• The performance and reliability of each workflow outcome 

5. Moving from documentation to implementation 

After you have ensured the alignment among your group members, you are ready to move from documentation to implementation. You need to use the appropriate tool to create and manage your workflows in SharePoint, such as SharePoint Designer, Visual Studio, Power Automate, or Power Apps.  

You need to follow the best practices and guidelines for creating and managing workflows in SharePoint, such as naming your workflows, testing your workflows, debugging your workflows, or monitoring your workflows. You also need to provide training and support to your group members on how to use and interact with your workflows in SharePoint. 


Overcoming Implementation Roadblocks 

Even after you have planned and designed your workflows, you may still face some challenges and difficulties when you implement them in SharePoint. In this section, we will discuss some of the common roadblocks that you may encounter and how to overcome them using the best practices and tools that we have discussed so far. 

1. Common challenges in workflow implementation 

Some of the common challenges that you may face when you implement your workflows are: 

Workflow errors: You may encounter errors or bugs in your workflows, such as incorrect logic, missing data, broken connections, or unexpected outcomes. These errors may affect the functionality and performance of your workflows and may cause frustration and confusion for your users. 

Workflow changes: You may need to change or update your workflows, such as adding new steps, modifying existing actions, or deleting unnecessary conditions. These changes may be required due to changing business requirements, user feedback, or workflow improvement. However, changing workflows may also introduce new errors or complications, and may affect the consistency and compatibility of your workflows. 

Workflow adoption: You may face resistance or reluctance from your users to adopt and use your workflows, such as lack of awareness, lack of training, lack of trust, or lack of motivation. These factors may prevent your users from fully utilizing and benefiting from your workflows and may reduce the value and impact of your workflows. 

2. Utilizing foundational document for troubleshooting 

To overcome these challenges, you need to use the foundational document you created in the previous section. This document contains detailed and documented information about your workflow processes, such as the workflow name, trigger, participants, actions, conditions, and outcomes.  

This document can help you to troubleshoot and resolve your workflow errors, as it provides you with the expected and actual behavior of your workflows, and the potential causes and solutions for your errors. This document can also help you to manage and track your workflow changes, as it provides you with the original and updated version of your workflows, and the rationale and impact of your changes.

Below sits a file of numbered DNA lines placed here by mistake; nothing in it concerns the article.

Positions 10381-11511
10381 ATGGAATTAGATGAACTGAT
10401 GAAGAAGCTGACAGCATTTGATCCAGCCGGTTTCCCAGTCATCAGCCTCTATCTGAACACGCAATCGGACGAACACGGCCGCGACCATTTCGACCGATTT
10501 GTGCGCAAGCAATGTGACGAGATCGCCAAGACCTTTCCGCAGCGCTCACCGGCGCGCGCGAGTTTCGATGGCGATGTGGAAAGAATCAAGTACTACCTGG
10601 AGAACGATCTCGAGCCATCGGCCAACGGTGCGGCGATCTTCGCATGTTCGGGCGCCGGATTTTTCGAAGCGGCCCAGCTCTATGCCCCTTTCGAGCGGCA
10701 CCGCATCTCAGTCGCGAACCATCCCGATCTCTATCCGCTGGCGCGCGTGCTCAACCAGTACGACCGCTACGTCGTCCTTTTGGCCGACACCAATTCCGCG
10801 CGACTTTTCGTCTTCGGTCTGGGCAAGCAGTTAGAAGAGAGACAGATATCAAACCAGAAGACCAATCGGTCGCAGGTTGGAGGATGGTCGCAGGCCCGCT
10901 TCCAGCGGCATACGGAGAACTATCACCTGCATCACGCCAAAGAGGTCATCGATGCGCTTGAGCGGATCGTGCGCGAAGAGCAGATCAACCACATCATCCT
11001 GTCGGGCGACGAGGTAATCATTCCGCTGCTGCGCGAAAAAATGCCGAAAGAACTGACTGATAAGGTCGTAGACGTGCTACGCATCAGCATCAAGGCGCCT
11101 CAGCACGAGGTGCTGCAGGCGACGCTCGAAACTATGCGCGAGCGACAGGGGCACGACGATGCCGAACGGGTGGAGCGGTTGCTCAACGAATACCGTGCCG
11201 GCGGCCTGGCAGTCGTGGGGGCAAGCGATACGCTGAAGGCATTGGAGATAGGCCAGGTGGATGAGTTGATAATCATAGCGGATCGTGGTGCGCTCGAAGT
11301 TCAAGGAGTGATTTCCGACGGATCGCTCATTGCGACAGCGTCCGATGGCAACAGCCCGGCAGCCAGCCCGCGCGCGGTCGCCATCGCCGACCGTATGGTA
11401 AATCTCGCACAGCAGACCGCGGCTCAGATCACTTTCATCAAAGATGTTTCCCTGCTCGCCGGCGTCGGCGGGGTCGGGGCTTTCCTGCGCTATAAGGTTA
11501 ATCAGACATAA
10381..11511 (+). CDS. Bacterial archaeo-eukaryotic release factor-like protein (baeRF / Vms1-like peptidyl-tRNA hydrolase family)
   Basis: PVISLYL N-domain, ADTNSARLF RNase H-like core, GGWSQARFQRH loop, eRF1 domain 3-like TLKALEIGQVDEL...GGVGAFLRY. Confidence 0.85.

This document can also help you to promote and support your workflow adoption, as it provides you with the goals and benefits of your workflows, and the training and guidance for your users. 

3. Balancing technical expertise and Microsoft suite knowledge 

Another way to overcome your implementation roadblocks is to balance your technical expertise and Microsoft suite knowledge. Depending on the type and complexity of your workflows, you may need various levels of technical skills and experience to create and manage them.  

You may also need various levels of knowledge and familiarity with the Microsoft suite of tools and services that you use to create and improve your workflows, such as SharePoint, Power Automate, Power Apps, or Power BI. You need to balance your technical expertise and Microsoft suite knowledge, as they both affect the quality and efficiency of your workflows.  

4. Integrating Power Platform and Power Apps for enhanced workflows 

The last way to overcome your implementation roadblocks is to integrate the Power Platform and Power Apps for enhanced workflows. The Power Platform is a collection of Microsoft tools and services that enable you to create and manage powerful and dynamic workflows across multiple applications and data sources.  

The Power Platform includes Power Automate, Power Apps, Power BI, and Power Virtual Agents. Power Apps is a low-code platform that allows you to build custom apps that connect to your SharePoint data and workflows. You can use Power Apps to create user-friendly interfaces, forms, and dashboards that enhance your workflow experience and functionality.  


Conclusion  

Are you ready to optimize your SharePoint workflows and enhance your productivity and collaboration? If so, we are here to help you. We have consulted more than 100+ companies and assisted them with implementing SharePoint and automation with workflows. We have the expertise and experience to guide you through the best practices and tools that we have shared in this blog.  

Whether you need help with planning, designing, creating, managing, or improving your workflows, we can provide you with the solutions and support that you need. If you would like to learn more or need assistance, feel free to contact us for a no-obligation consultation. We would love to talk to you and determine to what extent we can assist you with your SharePoint implementation journey.